The infamous Larry Ellison did his annual mid-week keynote at Oracle OpenWorld where he delivered his personal passion for new Oracle technology advancements that went beyond his Sunday night appearance with Scott McNealy from Sun Microsystems (See: “Oracle OpenWorld Sunday Night Opener Highlights Technology Game”) and the Monday opening keynote (See:”Oracle Opens OpenWorld with the Charles and Safra Show“). In this year’s keynote he briefly discussed Linux and their efforts to drive neutrality in operating systems though they will potential own Sun Solaris and open source version of Solaris by their acquisition of Sun Microsystems.
Then in a frontal assault on IBM and others with database technology running on hardware other Sun and with appliances, Larry pushed his agenda on Oracle Exadata Version 2 for OLTP and data warehousing which is based on Linux. This is a fine line as we all know since Dell and HP are longstanding partners who also have integrated Oracle into pre-integrated appliances. Interesting was the continuous rhetoric about why Oracle is better than IBM and his claim that they are 16 times faster and configurations are a quarter of IBM’s prices. Larry said that IBM has filed a complaint about these inaccuracies and claims it is only 6 times faster which Larry admitted could be true but is still much cheaper. I am sure we will hear more from IBM about this point. Larry claims the versatility of supporting OLTP and data warehousing along with it being faster, better and greener than IBM and others like Netezza and Teradata respond. He pitched Oracle Exadata has better fault tolerance and capacity with the integration of memory from DRAM and flash cache memory along with hybrid columnar compression. An emphasis on how the compression can handle query processing faster with flash memory supporting a compressed 50 terabyte database in sub-second response time. His position is that Oracle Exadata drastically simplifies deployments as they are pre-configured and is ready on day one and price starts at $110k for basics then to $1m for a full rack. So now you have to talk to your peers who have deployed it to see if it is truly the fastest data warehousing & OLTP performance compared to others including what Larry calls ‘exotic specialists’. Larry put down a $10 million challenge that Sun runs Oracle faster than IBM and any company including IBM is able to enter the contest.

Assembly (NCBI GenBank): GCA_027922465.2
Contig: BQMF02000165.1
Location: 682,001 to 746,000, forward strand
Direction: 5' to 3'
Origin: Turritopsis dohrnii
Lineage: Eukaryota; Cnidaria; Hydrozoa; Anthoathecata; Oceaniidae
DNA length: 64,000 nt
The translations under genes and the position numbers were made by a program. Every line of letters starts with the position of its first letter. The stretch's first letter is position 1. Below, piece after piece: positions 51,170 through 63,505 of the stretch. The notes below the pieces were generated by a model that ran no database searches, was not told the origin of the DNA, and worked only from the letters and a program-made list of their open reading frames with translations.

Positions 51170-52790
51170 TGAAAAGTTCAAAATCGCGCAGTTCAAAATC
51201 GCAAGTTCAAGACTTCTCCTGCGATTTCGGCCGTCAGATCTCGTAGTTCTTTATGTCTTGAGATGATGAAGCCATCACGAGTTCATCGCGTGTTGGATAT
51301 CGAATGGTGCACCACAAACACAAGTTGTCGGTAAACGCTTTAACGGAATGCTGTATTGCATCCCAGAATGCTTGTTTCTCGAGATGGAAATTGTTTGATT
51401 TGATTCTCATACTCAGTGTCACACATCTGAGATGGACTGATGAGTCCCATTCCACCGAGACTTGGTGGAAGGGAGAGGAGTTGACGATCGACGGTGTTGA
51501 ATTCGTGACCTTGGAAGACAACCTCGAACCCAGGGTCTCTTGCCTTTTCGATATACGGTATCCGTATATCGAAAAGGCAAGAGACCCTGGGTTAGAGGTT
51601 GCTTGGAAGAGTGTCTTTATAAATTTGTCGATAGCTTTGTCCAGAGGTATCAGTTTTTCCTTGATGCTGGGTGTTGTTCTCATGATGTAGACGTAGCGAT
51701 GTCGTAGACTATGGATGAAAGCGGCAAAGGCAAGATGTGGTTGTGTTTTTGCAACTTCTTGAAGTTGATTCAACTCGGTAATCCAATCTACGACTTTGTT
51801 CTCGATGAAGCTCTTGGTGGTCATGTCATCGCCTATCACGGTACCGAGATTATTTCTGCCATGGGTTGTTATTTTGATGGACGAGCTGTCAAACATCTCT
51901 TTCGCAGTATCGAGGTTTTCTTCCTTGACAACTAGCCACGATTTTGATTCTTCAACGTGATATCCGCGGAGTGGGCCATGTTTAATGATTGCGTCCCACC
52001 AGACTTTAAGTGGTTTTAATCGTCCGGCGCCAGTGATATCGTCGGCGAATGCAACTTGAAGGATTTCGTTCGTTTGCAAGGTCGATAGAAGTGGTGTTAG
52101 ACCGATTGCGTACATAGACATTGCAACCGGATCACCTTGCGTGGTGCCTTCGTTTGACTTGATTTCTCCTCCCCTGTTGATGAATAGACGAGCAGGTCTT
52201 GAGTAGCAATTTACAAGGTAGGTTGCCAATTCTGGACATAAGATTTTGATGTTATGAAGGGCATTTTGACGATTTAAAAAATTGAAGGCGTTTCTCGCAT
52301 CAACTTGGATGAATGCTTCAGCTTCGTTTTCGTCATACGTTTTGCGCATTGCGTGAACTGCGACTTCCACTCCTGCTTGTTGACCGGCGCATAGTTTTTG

Larry then introduced the California governor and Hollywood veteran Arnold Schwarzenegger onto stage to welcome everyone to the conference and the state of California. Arnold took the opportunity to apply humor to recent media pressure on his wife, Maria Shriver not using hands free phone in her automobile and maybe some technology help for him and his personal issue at home. Arnold applauded the advancement of technology and innovation that has started in California from bio to green technology along with smart grid and work by Tesla Motors to create green and fast cars. He then congratulated Oracle and Sun with the combined 11 thousand patents and continued technology innovation in the industry. Arnold then discussed how he is working to advance technology in the state and to work harder to be smarter. He referenced the use of GIS, though probably not from Oracle, and digital mapping to support fires and many other state efforts in what we call Location Intelligence. Arnold stated that ‘fear not’, technology will help conquer the challenges in the 21st century.